BOOK REVIEW… How Much is Enough? The Love of Money, and the Case for the Good Life

Authors: Robert Skidelsky & Edward Skidelsky

ISBN: 978-1-846-14448-6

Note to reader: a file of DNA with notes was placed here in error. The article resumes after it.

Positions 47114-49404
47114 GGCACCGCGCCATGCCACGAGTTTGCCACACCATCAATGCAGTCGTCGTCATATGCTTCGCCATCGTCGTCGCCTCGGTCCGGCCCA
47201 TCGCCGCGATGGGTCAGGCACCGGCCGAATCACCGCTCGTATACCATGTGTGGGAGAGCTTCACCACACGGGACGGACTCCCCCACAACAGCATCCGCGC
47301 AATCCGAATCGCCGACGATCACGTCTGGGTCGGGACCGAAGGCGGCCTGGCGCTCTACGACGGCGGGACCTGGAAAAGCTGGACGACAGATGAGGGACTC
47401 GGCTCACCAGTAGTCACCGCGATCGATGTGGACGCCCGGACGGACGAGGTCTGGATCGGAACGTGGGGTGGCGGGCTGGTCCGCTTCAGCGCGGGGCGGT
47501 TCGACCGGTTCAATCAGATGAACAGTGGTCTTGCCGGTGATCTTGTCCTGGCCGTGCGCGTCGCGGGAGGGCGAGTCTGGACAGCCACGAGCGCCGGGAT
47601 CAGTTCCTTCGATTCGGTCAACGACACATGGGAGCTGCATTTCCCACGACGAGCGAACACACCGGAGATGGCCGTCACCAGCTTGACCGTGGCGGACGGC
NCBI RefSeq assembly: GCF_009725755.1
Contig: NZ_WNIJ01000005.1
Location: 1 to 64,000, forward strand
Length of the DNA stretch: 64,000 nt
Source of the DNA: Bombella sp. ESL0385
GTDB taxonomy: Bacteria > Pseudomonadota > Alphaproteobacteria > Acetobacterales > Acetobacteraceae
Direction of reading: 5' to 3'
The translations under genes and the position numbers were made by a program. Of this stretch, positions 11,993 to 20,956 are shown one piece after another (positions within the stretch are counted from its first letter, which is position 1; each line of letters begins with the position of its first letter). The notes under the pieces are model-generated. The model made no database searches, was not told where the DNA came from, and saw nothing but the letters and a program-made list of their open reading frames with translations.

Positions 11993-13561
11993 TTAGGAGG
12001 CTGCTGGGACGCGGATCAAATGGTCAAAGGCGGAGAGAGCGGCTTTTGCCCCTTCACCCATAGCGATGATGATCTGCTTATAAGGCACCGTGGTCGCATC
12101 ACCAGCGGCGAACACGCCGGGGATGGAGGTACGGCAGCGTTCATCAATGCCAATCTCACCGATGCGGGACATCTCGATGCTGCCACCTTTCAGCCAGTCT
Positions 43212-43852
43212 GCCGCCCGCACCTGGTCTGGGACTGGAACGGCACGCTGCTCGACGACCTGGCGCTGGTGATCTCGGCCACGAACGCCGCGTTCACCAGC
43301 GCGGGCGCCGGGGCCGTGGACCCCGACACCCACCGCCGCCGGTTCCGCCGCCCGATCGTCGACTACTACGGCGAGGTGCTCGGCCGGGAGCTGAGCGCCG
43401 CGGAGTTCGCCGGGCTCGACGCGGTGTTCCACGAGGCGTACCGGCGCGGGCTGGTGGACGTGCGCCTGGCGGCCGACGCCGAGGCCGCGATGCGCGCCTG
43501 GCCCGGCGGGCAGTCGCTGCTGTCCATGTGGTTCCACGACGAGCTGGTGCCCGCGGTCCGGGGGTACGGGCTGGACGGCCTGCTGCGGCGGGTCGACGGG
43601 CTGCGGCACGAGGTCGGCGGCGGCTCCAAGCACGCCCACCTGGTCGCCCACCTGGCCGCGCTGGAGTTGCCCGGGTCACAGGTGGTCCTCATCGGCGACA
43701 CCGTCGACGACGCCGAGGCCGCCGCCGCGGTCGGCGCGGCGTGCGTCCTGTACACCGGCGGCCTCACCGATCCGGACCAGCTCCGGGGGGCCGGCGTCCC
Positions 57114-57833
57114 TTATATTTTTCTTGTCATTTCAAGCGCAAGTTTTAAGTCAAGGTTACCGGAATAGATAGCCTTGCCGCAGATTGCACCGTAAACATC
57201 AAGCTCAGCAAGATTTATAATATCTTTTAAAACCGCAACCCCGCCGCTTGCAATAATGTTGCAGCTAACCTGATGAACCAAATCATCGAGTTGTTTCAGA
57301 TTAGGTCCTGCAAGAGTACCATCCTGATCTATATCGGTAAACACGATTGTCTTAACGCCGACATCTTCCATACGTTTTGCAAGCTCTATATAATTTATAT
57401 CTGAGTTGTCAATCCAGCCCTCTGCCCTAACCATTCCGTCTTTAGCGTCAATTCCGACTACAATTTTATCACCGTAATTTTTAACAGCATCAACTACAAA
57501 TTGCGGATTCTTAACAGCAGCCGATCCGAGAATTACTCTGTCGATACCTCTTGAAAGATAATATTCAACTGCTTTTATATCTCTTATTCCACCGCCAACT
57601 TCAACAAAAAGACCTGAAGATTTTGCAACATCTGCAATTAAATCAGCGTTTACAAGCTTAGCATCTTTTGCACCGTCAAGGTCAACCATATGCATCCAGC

An interesting question that is never asked in our modern society. Because surely everyone wants more? “How much is Enough?” begins by looking back at how we set off on this road to growth, and how the economy has provided real progress to remove the risk of extreme poverty. In the developed world, we have succeeded. Crops fail and droughts occur, leading to famines for the developing world, but these no longer impact us. We can buy our way out of hunger. We have support structures that protect us from pestilence and disease. What we are now facing is relative poverty, one person’s wealth against another. We should be celebrating this interim success, by helping those who haven’t reached this level yet. But along the way, we forgot where we were aiming for. We are all still climbing upwards, but towards what? Economic growth and GDP are the only measures that politicians believe we are interested in, and so we continue without an end. Written in 2012 after several years of economic depression, the authors review Keynes’ attempt to foresee the future of work and poverty as he saw it from the depths of the 1930s recession. Keynes saw the use of capitalism as a necessary evil in order to reach the point when we would get the results we were after. When we reached this point of abundance for all, when our ‘needs’ were met, we would reduce our working hours accordingly. Greater mechanization would mean less work would be required to create products, and so we would have more time for leisure, and life. Whilst Keynes’ predicted many drivers correctly over time, he underestimated the insatiable growth of ‘desires’ to replace our dwindling list of ‘needs’. The twentieth century saw the introduction of advertising to teach consumers to buy because of our desires, rather than our needs. We no longer had natural or moral limits to our greed. (You might really like eating cheesecake, but there is still a natural limit to consumption. With greed for money, this limit doesn’t exist.) Greed and competitive consumption were encouraged, and the concept of avarice, as one of the seven deadly sins was buried. Conspicuous consumption had become a requirement for modern living, rather than an embarrassment. Continue reading

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